‘Us’ explained: 10 things you missed while watching Jordan Peele’s horror film

Photo: Monkeypaw Productions/Blumhouse Productions

Spoiler Alert

Jordan Peele’s Us broke a box-office record for horror films by securing $70 million in the opening weekend.

However, Peele’s symbolism caused some moviegoers to leave with unanswered questions.

Here are 10 things you missed while watching Us.

Jeremiah 11:11

Adelaide Wilson, first portrayed as a girl by Madison Curry, notices a destitute man holding a sign with the words, Jeremiah 11:11. The Bible Scripture quotes the Lord as saying,  “I will bring on them a disaster they cannot escape. Although they cry out to me, I will not listen to them.” In Us, the Scripture is used as a threat to the pending doom that Americans will endure.

Hands Across America

In Jordan Peele’s Us, a vintage TV set displays a commercial of the 1986 Hands Across America campaign. In Us, the connecting hands become one of the primary goals for the Tethered people who are looking to form a similar human chain. It’s their way of finally getting attention and proving that we all are connected.

America is its own worst enemy

At one point, Adelaide suggests to her husband, played by Winston Duke, that the family escape the terror by driving to Mexico. It’s a subtle nod to a president who insists that Americans can only be safe once it builds a wall that will keep Mexicans out. Us challenges that notion by highlighting that Americans are more likely to encounter violence inflicted by fellow citizens.

America’s workforce

Tethered people are mechanical clones who are so entrenched to mundane tasks, that they live their entire lives in a structured underground prison. It speaks to the larger reality of Americans who become attached to occupations that keep them silent, docile and robotic-like.

Neglect of the disenfranchised

Tethered people also represent the forgotten class. In America, there remains a tremendous gap between the haves and the have nots. Even in a wealthy nation, there are around 554,000 homeless people in America. Over 43 million Americans live in poverty.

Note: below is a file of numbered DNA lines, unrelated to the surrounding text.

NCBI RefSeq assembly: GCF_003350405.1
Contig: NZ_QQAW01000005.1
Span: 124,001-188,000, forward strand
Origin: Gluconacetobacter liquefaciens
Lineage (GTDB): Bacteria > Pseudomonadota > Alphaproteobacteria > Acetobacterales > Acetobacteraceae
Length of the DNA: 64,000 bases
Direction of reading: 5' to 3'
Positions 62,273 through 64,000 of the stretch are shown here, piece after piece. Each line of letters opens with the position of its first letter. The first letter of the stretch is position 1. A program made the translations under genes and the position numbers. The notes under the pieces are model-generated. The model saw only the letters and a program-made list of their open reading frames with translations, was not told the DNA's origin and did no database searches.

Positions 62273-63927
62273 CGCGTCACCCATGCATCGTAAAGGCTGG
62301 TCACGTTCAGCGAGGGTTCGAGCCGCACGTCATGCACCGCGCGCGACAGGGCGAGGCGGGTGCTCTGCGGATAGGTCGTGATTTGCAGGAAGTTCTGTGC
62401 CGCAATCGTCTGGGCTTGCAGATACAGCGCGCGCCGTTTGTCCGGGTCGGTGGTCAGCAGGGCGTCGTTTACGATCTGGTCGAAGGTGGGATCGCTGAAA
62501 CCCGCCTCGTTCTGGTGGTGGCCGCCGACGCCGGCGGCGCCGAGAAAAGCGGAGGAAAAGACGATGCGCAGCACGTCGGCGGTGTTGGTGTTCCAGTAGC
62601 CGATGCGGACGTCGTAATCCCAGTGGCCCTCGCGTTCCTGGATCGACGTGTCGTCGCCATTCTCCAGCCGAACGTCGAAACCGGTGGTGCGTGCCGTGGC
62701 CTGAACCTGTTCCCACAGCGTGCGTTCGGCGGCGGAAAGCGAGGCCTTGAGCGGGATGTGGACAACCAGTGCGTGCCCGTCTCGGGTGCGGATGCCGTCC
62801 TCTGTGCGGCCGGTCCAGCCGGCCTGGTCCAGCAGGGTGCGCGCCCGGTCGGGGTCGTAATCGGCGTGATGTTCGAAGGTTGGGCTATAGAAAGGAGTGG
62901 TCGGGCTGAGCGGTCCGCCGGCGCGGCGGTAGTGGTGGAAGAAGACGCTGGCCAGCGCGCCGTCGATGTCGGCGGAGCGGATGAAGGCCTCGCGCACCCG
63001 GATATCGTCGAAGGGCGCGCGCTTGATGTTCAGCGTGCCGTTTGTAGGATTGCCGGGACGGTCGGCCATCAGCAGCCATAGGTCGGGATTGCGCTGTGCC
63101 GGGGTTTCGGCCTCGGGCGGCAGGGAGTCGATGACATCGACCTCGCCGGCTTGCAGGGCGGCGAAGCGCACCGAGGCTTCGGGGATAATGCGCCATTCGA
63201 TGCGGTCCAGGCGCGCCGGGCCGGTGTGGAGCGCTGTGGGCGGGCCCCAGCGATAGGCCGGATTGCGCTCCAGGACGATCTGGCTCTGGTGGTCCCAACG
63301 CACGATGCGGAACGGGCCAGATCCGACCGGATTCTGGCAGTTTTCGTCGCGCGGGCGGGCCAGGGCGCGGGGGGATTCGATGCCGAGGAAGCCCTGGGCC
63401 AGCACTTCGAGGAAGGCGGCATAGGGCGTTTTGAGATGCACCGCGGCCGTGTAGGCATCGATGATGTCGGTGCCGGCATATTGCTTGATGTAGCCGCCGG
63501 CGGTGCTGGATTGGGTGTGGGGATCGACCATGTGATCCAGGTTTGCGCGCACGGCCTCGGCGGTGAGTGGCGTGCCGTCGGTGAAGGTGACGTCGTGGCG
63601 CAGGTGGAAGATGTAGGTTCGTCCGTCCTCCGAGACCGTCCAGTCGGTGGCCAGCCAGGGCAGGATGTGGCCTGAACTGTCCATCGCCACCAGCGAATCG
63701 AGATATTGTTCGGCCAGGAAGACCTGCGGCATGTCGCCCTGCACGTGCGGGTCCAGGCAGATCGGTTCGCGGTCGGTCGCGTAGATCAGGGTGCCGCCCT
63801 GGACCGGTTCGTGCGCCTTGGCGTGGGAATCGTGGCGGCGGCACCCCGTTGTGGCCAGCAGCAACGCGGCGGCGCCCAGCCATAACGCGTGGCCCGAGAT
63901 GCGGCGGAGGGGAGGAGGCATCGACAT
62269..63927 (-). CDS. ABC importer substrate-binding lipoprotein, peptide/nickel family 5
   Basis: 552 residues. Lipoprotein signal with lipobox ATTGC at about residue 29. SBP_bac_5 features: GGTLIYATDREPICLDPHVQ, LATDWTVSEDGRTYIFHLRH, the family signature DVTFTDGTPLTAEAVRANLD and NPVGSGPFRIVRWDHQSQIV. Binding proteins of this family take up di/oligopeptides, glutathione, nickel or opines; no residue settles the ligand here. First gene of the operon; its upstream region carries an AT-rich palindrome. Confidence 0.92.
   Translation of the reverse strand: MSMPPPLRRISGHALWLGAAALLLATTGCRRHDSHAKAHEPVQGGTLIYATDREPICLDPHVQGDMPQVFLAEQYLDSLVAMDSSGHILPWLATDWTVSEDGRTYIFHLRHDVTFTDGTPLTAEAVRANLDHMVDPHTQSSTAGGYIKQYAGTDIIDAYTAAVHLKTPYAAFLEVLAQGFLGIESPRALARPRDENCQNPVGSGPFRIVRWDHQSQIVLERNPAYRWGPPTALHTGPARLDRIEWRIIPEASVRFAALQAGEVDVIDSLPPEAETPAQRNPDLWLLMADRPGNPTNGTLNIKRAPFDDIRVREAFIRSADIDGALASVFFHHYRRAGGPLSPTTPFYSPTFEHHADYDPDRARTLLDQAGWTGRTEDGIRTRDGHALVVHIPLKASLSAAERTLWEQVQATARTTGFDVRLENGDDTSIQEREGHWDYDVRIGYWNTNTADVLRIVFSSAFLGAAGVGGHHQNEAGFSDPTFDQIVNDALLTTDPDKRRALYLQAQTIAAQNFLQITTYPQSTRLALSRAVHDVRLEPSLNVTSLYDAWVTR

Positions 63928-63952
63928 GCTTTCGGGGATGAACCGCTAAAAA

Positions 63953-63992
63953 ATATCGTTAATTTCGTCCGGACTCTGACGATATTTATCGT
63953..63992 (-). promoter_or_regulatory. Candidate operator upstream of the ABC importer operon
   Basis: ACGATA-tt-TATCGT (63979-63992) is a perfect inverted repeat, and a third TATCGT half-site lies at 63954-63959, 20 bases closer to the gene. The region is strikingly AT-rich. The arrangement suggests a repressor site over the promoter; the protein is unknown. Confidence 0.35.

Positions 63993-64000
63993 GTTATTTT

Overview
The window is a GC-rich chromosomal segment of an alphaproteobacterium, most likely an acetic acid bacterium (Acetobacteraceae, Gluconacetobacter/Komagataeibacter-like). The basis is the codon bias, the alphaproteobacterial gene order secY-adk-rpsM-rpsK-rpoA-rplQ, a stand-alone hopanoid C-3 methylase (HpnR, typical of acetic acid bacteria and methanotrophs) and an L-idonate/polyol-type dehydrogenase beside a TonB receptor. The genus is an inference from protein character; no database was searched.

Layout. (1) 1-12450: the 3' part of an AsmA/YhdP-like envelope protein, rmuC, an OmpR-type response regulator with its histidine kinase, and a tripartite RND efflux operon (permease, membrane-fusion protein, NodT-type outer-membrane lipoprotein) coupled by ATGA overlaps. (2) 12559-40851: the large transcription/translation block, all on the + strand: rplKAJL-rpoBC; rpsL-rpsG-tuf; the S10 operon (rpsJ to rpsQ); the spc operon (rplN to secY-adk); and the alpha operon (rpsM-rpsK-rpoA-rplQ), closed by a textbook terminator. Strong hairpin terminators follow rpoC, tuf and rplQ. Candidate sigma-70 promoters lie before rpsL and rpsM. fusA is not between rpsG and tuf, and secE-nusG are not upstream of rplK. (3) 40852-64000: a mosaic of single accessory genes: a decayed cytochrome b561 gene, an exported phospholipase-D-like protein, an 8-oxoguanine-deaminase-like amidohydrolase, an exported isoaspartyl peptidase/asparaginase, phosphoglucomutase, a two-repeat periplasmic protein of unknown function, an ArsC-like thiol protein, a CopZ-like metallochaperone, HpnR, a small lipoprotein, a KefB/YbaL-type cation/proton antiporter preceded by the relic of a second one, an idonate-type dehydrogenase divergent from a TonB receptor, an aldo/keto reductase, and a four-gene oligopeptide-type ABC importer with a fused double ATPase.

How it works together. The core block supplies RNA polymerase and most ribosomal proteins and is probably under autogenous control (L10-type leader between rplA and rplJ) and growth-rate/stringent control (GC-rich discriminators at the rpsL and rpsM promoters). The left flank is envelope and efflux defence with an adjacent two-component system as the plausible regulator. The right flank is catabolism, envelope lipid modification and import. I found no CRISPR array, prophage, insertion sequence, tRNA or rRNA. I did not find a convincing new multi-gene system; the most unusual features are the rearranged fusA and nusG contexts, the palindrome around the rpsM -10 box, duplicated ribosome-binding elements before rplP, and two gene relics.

Voice for the Voiceless

Adelaide’s alleged doppelgänger was the only Tethered person who could speak. In a sense, she became a voice for the disenfranchised. Nyong’o’s raspy voice was based on a real-life condition called spasmodic dysphonia. The condition can result from trauma.

Rabbits

Following the opening scene, hundreds of rabbits are shown locked in cages. Served as food for the Tethered, it also represented the scientific experiments of cloned rabbits.

Mirrors 

The house of mirrors becomes the first place where Adelaide experiences trauma. It also serves as a reflection to oneself and fighting the enemy within.

VHS horror

VHS tapes of The Goonies and C.H.U.D are next to a TV in the opening scene. In C.H.U.D., homeless people who live underground become humanoids. In The Goonies, several teenage friends go underground to seek hidden treasures.

West Coast rap

The Luniz released the hit, “I Got 5 On It” in 1995. Peele turned the marijuana anthem into a creepy horror score. The lyrics hint at friends coming together for a purpose, to score weed. But in Us, it serves as a reference to Hands Across America.

A.R. Shaw
A.R. Shaw

A.R. Shaw is an author and journalist who documents culture, politics, and entertainment. He has covered The Obama White House, the summer Olympics in London, and currently serves as Lifestyle Editor for Rolling Out magazine. Shaw's latest book, Trap History, delves into the history and global dominance of Trap music. Follow his journey on Twitter @arshaw and Instagram @arshaw23.



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